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# Motion of a Submerged Sphere

Consider a situation in which an impenetrable rigid sphere of radius is moving through an incompressible, inviscid fluid at the time dependent velocity . Assuming that the fluid and sphere were both initially stationary, it follows that the fluid velocity field was initially irrotational. Thus, according to the Kelvin circulation theorem, the fluid velocity field remains irrotational when the sphere starts to move. Hence, we can write , and

 (7.59)

(because the fluid is incompressible).

Let , , be Cartesian coordinates in the initial rest frame of the fluid, and let , , be spherical coordinates in a frame of reference that co-moves with the sphere. In the following, all calculations are performed in the rest frame. We expect the flow pattern set up around the sphere to be axisymmetric (i.e., independent of .) We also expect the fluid a long way from the sphere to remain stationary. In other words,

 (7.60)

Moreover, because the sphere is impenetrable, we require that

 (7.61)

or

 (7.62)

It is easily demonstrated that the solution to Equation (7.59), subject to the boundary conditions (7.60) and (7.62), is

 (7.63)

Hence,

 (7.64) (7.65)

The general form of Bernoulli's theorem, (4.96), which applies to an irrotational flow field, yields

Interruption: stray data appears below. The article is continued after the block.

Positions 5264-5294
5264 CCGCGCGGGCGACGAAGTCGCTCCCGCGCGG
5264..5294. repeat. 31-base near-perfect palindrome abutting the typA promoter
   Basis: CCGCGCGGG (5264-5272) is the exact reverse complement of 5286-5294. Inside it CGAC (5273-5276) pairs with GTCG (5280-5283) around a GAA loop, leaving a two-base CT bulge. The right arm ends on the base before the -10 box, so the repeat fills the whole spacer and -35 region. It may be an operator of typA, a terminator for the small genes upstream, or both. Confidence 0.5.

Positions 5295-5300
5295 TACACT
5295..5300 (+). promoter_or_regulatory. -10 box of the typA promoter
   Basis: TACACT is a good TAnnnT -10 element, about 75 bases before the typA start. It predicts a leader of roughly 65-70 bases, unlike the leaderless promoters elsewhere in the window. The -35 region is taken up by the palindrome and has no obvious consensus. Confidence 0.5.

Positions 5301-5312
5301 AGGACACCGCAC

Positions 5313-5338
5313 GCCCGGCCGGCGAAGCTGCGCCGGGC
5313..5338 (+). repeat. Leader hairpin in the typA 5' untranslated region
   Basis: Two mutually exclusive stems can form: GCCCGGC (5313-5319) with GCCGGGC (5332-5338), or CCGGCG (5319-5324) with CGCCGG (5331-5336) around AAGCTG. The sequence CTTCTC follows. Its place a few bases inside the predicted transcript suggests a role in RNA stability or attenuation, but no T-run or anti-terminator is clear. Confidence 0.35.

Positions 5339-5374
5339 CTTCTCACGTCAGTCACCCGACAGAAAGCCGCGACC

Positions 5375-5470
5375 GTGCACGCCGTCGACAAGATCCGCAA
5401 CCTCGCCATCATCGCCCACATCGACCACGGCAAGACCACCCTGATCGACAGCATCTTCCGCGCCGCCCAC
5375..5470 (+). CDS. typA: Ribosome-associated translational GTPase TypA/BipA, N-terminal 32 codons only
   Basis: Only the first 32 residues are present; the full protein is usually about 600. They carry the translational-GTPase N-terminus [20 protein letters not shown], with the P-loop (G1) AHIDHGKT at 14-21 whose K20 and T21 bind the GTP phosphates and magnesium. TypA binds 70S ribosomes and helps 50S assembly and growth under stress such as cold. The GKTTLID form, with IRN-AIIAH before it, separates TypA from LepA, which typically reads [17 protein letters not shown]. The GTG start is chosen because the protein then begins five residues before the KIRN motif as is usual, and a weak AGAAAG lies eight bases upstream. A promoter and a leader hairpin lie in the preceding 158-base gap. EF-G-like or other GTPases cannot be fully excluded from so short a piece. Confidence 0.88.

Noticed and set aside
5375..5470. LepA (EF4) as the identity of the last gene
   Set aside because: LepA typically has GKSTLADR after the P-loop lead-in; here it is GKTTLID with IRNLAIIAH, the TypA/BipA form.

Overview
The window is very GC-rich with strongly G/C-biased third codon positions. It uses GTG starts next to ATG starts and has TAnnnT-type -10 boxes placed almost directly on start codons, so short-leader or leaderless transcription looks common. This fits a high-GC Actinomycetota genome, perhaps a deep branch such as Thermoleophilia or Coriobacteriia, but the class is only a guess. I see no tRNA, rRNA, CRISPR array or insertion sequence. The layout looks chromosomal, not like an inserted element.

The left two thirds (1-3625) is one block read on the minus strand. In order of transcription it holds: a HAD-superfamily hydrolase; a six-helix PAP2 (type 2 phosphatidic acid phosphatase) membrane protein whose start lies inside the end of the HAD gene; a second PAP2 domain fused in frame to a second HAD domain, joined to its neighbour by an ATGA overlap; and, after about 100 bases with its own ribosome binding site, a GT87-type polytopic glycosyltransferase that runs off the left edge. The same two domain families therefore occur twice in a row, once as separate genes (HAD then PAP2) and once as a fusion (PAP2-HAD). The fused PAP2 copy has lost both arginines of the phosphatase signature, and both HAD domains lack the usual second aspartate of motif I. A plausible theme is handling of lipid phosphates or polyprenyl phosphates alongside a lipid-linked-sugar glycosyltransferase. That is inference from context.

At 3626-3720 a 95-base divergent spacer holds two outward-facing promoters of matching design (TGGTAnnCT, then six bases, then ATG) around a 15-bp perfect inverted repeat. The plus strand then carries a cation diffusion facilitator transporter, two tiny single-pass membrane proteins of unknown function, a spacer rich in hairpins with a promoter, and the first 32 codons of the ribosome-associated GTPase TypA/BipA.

(7.66)

where is the uniform fluid mass density, the fluid pressure at infinity, and it is assumed that fluid and cylinder are both situated in a gravitational field of uniform acceleration . Thus, the pressure distribution at the surface of the sphere can be written

 (7.67)

The final term on the right-hand side of the previous equation arises because

 (7.68)

Hence, we obtain

 (7.69)

The net force exerted on the sphere by the fluid is specified by Equations (7.55)-(7.57). It follows that

 (7.70)

and

 (7.71)

where is the mass of the fluid displaced by the sphere. The equation of vertical (i.e., in the -direction) motion of the sphere is thus,

 (7.72)

where is the mass of the sphere. Hence,

 (7.73)

It follows that the sphere moves under the action of its weight, and the buoyancy force exerted on it by the fluid (i.e., the first and second terms, respectively, on the right-hand side of the previous equation), as if it had the virtual mass . In other words, as it moves, the sphere effectively entrains an added mass of fluid equal to half of the displaced fluid mass. The net vertical acceleration of the sphere can be written

 (7.74)

where is the sphere's specific gravity. For the case of a bubble of gas in a liquid, we expect , because the gas is inevitably much less dense than the liquid. It follows that the bubble accelerates vertically upward at twice the acceleration due to gravity.

The origin of the sphere's added mass is easily explained. According to Equations (7.64) and (7.65), the total kinetic energy of the fluid surrounding the sphere is

 (7.75)

which reduces to

 (7.76)

However, the kinetic energy of the sphere is

 (7.77)

Thus, the total kinetic energy is

 (7.78)

In other words, the kinetic energy of the fluid surrounding the sphere can be accounted for by supposing that a mass of the fluid co-moves with the sphere, and that the remainder of the fluid remains stationary.

Next: Conformal Maps Up: Axisymmetric Incompressible Inviscid Flow Previous: Flow Past a Spherical
Richard Fitzpatrick 2016-03-31